Just along the River Mersey, Albert Dock is another Liverpool success story. Originally built in 1846, it underwent major redevelopment in the early 2000s and was granted a royal charter in 2018, becoming Royal Albert Dock. The Tate Liverpool, International Slavery Museum and the Merseyside Maritime Museum are two of the main attractions here today.

Mersey Ferries operates pleasure cruises along the River Mersey, crossing the river to The Wirral from Gerry Marsden Pier. A 50-minute round-trip cruise should be on your Liverpool bucket list.

Special Mention: The Beatles

And then there’s The Beatles. The Fab Four started out in Liverpool in 1960 and left the city a legacy that lives on long after they split. Some of the Beatles’s most famous numbers like Penny Lane, Strawberry Fields Forever and In My Life were all written about Liverpool.

Head to The Beatles Story on Albert Dock to learn more about their life and works.

The Beatles aren’t the only hit band produced in Liverpool: Gerry and The Pacemakers, Frankie Goes To Hollywood, The La’s, The Lightning Seeds and, more recently, Atomic Kitten all hailed from the city. Possibly more famously associated with Liverpool than any of The Beatles’s hits is Gerry and The Pacemakers’s 1964 top-ten single Ferry Cross the Mersey.

Night time

When night falls, Liverpool doesn’t sleep. There’s an electric nightlife scene, but one venue is more important than any other. The Cavern Club, where The Beatles performed in their early years, is the Liverpool place to go that you absolutely must visit and is one of the best places to in North West England.

Where to stay

When it comes to choosing a hotel, Hard Days Night is a Liverpool institution, named in honor of The Beatles’s tune and just round the corner from the Cavern Club. Other top picks include Titanic Hotel and Hope Street Hotel.

The Best Coastal Spots in the North West


Ranked as having one of England’s top 10 beaches by Lonely Planet, Blackpool has been a coastal playground since the Industrial Revolution. Back then, workers from Lancashire’s cotton mills would flock to the seaside during the little time off they were given. The Victorian era saw the advent of railways, and Blackpool’s popularity soared.

In the late 20th century, tourism began to stagnate with the rise of low-cost air travel (suddenly everyone is heading to Portugal for the weekend) and Blackpool became increasingly rundown. Thanks to heavy investment from the local council, businesses and tourism bodies, Blackpool has been given a face lift and is making a comeback. In 2022, almost 19 million visitors descended on the coastal town, and it is firmly one of the best places to visit in north west England.

Local tip: Although summer is a great time to head to the beach, the best time to visit Blackpool is during the Illuminations.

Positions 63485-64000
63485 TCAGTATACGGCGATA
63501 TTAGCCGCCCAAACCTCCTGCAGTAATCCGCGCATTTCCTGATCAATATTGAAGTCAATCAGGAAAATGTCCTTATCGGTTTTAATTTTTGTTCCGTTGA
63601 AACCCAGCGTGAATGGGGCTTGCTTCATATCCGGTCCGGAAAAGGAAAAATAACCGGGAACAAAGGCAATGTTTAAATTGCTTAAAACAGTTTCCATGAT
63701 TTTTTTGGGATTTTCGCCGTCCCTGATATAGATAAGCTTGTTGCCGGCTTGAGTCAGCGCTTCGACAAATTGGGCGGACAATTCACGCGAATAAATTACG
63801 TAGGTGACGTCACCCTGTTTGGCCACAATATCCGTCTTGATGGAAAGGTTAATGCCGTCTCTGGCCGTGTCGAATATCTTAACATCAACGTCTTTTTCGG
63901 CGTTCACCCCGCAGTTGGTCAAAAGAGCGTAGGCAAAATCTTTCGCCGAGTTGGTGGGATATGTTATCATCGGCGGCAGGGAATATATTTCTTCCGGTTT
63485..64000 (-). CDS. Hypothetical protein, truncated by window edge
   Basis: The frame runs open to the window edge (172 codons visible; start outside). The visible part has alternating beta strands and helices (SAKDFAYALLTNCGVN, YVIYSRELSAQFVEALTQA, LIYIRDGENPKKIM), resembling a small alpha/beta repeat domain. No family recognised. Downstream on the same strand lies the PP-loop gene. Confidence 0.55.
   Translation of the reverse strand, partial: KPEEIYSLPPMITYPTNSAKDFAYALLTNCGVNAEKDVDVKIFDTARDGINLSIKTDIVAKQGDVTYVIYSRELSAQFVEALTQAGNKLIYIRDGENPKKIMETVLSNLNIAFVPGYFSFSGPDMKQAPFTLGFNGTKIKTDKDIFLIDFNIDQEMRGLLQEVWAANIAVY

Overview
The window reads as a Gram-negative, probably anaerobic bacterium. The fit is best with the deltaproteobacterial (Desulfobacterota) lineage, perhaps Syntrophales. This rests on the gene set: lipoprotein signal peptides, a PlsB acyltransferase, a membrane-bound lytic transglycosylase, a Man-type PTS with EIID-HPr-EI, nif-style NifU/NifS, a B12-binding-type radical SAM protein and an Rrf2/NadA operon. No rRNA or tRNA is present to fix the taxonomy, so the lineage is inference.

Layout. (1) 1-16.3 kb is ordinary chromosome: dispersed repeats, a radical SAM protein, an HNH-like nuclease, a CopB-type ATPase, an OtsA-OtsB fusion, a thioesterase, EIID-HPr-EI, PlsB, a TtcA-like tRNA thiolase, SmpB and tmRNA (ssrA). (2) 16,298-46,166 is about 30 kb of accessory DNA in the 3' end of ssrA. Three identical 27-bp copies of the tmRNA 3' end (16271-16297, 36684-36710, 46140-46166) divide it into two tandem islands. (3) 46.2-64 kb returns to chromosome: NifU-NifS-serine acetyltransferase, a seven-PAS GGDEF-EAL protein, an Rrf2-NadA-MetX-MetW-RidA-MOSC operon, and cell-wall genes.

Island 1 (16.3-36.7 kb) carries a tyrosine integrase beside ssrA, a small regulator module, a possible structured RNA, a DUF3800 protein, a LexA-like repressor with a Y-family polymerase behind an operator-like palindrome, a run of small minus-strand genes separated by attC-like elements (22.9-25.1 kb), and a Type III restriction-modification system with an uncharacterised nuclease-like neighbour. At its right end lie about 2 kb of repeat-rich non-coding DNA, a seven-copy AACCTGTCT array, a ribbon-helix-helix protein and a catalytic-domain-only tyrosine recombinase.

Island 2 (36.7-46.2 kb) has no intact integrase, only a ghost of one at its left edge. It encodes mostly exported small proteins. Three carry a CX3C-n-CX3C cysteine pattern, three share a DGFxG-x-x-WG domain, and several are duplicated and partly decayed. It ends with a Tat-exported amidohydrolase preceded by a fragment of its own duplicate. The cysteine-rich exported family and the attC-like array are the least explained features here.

Every year from the end of August to early January, the seafront is lit up with thousands of themed light displays stretching for over six miles. The 2024 switch on is planned for 30 August 2024 so mark your calendars!

Blackpool has everything you’d imagine of the British seaside. Alongside miles of sandy beaches, top attractions include the Blackpool Tower, built in 1894 taking its inspiration from the Eiffel Tower in Paris. Take the elevator to the ‘eye’ at the top of the tower to take in the views from 120m above the ground.

Blackpool Pleasure Beach is possibly the best known seaside theme park in England. Since 1896 it’s been providing thrills to children and adults alike. The showstopper, The Big One, is the longest rollercoaster in Europe.

Local tip: If you fancy a break from the hustle and bustle of Blackpool, take a ride on a tram to Fleetwood.

The market at Fleetwood boasts over 150 stalls. And then from Fleetwood, make sure you take a ferry across the River Wyre to Knott End and stop off for Fish and Chips at Knott End Café. It’s some of the best you’ll have!

Where to stay

There’s no end to the choice in hotels in Blackpool, with a number of chain hotels, budget guesthouses and some excellent upscale boutiques. Some of the best include Boulevard Hotel which is right next to the Pleasure Beach, The Imperial Hotel, and Delovely Hotel.

St Bees and the Cumbrian Coast

West Cumbria’s beautiful coastline is one of the North of England’s best kept secrets. Stretching 85 miles from Barrow-in-Furness in the south to the Solway Firth which marks the border with Scotland, the Cumbrian coast is full of surprises, and it truly is one of the most spectacular places to visit in North West England.

The village of St Bees is a true highlight and a great place to base yourself. It’s home to some of the region’s best hotels such as the beachfront Seacote Hotel and traditional village inn The Manor. St Bees also has an excellent choice of restaurants, from classic pubs like The Queens to beachside cafes, making this one of the best places to visit in north west England.

Local tip: You can’t miss Hartley’s homemade ice cream at their beach shop & café.